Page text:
The Evolution of Deconstructed Mahou Shoujo Anime Part 1: Challenging the Norm

When you think of kid-friendly anime, mahou shoujo (translated as “magical girl”) shows are probably pretty high on the list. They’re all about young girls conquering evil with sparkly magic and the power of friendship, right? Well, not so much anymore.

Mahou shoujo anime in the classic style still exist, of course, but the staggering impact of shows like Princess Tutu (2002) and Mahou Shoujo Madoka Magica (2011), among others, has blown the door wide open for deconstructing the typical tropes and expectations of what once was once viewed as a genre strictly for young girls. In this two-part series, we’ll explore how mahou shoujo grew and changed over time, and how certain influential shows turned the entire genre on its head.

The Norm

Mahou shoujo is one of the oldest genres in anime history. The first shows, Sally the Witch (1966) and Himitsu no Akko-chan (1969), were inspired by the American sitcom Bewitched and started a trend of wholesome stories starring cute girls with magical powers. These shows kept a lighthearted tone, trying to stay away from any darker themes or truly evil threats that could overwhelm the delicate female protagonists. True to their ‘60s sitcom origins, early mahou shoujo anime were mostly just light bits of entertainment that didn’t push any boundaries.

It wasn’t until the 1970s, with the release of Cutey Honey (1973) and Majokko Megu-chan (1974), that magical girl shows began to evolve. These anime starred tomboyish protagonists and delved into more serious and realistic storytelling, as well as introducing fanservice to the genre. Most of today’s magical girl anime, even those aimed at children such as the Precure franchise, are more rooted in the style of Cutey Honey and Majokko Megu-chan than that of the squeaky clean and inoffensive earlier shows.

How Can We Be Different?

The ‘90s and 2000s were an experimental time for the mahou shoujo genre, with many shows tackling established tropes and trying to shake up the formula with their own styles. Bishoujo Senshi Sailor Moon (1992) took inspiration from the Super Sentai franchise to create the first coordinated team of magical girls, including the mysterious Outer Senshi who couldn’t be fully trusted. It was also the first mahou shoujo anime to achieve widespread international success, thereby influencing later anime to follow its lead.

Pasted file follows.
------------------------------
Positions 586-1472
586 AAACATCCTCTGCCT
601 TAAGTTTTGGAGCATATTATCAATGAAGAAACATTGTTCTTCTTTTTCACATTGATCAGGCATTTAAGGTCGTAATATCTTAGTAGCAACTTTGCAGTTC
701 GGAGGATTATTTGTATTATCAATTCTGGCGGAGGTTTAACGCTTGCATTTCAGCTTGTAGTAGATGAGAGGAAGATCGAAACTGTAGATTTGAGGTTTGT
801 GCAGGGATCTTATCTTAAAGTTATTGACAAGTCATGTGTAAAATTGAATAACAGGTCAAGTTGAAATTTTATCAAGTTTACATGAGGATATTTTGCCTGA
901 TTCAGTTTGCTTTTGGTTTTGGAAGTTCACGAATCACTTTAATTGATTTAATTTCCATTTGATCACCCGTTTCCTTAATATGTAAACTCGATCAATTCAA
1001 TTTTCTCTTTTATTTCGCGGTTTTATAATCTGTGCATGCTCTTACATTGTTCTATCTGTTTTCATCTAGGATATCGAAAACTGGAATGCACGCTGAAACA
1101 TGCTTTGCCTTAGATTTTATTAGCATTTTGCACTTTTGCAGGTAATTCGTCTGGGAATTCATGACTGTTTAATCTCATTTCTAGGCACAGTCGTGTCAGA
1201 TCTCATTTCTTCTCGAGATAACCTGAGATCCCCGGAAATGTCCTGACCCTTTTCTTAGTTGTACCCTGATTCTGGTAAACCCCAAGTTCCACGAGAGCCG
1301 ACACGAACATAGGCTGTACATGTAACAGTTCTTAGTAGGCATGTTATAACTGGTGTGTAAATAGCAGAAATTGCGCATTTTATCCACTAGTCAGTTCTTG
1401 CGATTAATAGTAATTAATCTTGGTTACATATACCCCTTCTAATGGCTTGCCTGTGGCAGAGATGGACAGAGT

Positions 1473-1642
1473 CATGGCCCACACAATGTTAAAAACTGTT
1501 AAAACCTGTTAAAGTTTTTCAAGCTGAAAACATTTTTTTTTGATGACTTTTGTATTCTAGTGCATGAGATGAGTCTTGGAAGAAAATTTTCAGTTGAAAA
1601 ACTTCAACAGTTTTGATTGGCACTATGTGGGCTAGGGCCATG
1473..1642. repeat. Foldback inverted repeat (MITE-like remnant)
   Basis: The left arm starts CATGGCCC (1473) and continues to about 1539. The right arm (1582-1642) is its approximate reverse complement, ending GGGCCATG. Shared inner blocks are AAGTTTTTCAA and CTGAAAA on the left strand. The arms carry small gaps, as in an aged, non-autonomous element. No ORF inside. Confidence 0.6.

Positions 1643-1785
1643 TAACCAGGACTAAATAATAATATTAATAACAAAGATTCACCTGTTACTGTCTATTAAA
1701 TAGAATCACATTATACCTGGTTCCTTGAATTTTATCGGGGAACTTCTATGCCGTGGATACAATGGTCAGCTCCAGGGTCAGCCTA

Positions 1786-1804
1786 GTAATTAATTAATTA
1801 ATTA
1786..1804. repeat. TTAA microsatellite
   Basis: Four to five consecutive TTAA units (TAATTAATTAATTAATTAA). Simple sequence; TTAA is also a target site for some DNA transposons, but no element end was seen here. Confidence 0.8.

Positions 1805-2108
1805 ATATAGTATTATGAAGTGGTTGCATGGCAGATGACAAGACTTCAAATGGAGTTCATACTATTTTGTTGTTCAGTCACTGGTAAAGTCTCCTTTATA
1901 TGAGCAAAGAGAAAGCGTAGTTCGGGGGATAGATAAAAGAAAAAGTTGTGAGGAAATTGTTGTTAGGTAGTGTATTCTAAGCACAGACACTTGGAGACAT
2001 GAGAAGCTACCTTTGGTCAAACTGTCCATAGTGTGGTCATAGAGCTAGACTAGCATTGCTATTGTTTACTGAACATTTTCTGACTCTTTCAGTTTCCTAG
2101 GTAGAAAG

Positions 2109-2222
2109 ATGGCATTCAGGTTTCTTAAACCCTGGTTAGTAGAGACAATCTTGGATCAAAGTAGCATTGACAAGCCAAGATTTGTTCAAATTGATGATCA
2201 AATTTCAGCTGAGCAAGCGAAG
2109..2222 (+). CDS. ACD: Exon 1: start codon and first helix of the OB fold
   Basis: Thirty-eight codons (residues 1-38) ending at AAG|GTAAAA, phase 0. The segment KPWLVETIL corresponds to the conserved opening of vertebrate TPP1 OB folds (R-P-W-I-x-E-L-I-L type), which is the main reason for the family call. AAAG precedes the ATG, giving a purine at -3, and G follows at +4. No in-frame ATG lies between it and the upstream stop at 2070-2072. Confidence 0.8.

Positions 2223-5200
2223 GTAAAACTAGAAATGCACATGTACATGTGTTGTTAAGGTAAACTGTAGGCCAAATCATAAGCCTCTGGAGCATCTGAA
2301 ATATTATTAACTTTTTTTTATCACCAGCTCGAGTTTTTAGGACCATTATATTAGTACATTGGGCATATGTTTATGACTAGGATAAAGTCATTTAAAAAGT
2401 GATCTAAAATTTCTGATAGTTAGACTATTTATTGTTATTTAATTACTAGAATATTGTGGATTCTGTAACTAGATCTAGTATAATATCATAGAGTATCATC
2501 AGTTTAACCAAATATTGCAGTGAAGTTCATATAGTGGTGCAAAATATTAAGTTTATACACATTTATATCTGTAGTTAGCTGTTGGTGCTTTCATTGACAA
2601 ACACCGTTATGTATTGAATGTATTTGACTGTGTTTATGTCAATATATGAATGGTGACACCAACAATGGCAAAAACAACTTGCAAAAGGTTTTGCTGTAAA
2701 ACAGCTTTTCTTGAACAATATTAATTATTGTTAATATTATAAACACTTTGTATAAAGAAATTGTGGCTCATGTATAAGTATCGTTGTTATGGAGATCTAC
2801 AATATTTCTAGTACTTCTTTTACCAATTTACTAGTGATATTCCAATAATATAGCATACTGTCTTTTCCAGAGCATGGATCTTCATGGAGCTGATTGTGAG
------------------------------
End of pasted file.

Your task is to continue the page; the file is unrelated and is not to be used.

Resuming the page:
Shoujo Kakumei Utena (1997), known in the West as Revolutionary Girl Utena, challenged the traditional girliness of the genre by having a much more masculine and prince-like protagonist who fights to protect her own princess. Along with Sailor Moon, this opened up magical girl romance plots to focus on friendships and relationships between women instead of adding a male love interest (who may not be as interesting as the female characters we’ve come to know).

Then came Princess Tutu (2002). Despite its seemingly simplistic and girly presentation, it was one of the first magical girl anime to really push the genre into a post-modern self-awareness and confrontation of its own clichés. The protagonists rebel against the storyteller, who has been trying to create the perfect tragedy filled with romance and demure characters. Instead of following such a tired plot, Ahiru and her friends take matters into their own hands and decide their own future. This anime showed that, no matter how young and feminine a magical girl looks, she can still have agency and nerves of steel.

Finally, Futari wa Precure (2004), the first entry in the Precure franchise, took everything that these rebellious shows pioneered and packaged it into a new form for a modern audience. The two main characters fought evil together with both the power of love and kickass fighting moves, they had a realistic friendship that got plenty of development and screentime, and they managed to be cute and strong at the same time. The franchise is still going to this day, with each year bringing with it a new Precure team with their own powers, struggles, and real threats to overcome.


Final Thoughts

The mahou shoujo genre has changed immeasurably over the years, with newer shows challenging the conventions of their forbearers and, in the process, creating conventions of their own. Next time, we’ll explore how Mahou Shoujo Madoka Magica (2011) made such an impact that it influenced nearly every magical girl anime in the 2010s.

What do you like about mahou shoujo? What’s your favorite show? Do you like more light-hearted stories or ones with a darker edge? Let us know in the comments, and thanks so much for reading!

Princess-Tutu-captue-1-667x500 The Evolution of Deconstructed Mahou Shoujo Anime Part 1: Challenging the Norm

Writer

Author: Mary Lee Sauder

After the hard-hitting East Coast lifestyle hit me a bit too hard, I started pursuing my passion as a writer in my cozy home state of Ohio. Aside from that, I spend my time cooking, cosplaying, collecting anime merch, and being an improv comedy actor. I also love sneaking alliterations and stupid puns into my writing, so be on the lookout for them! 😉

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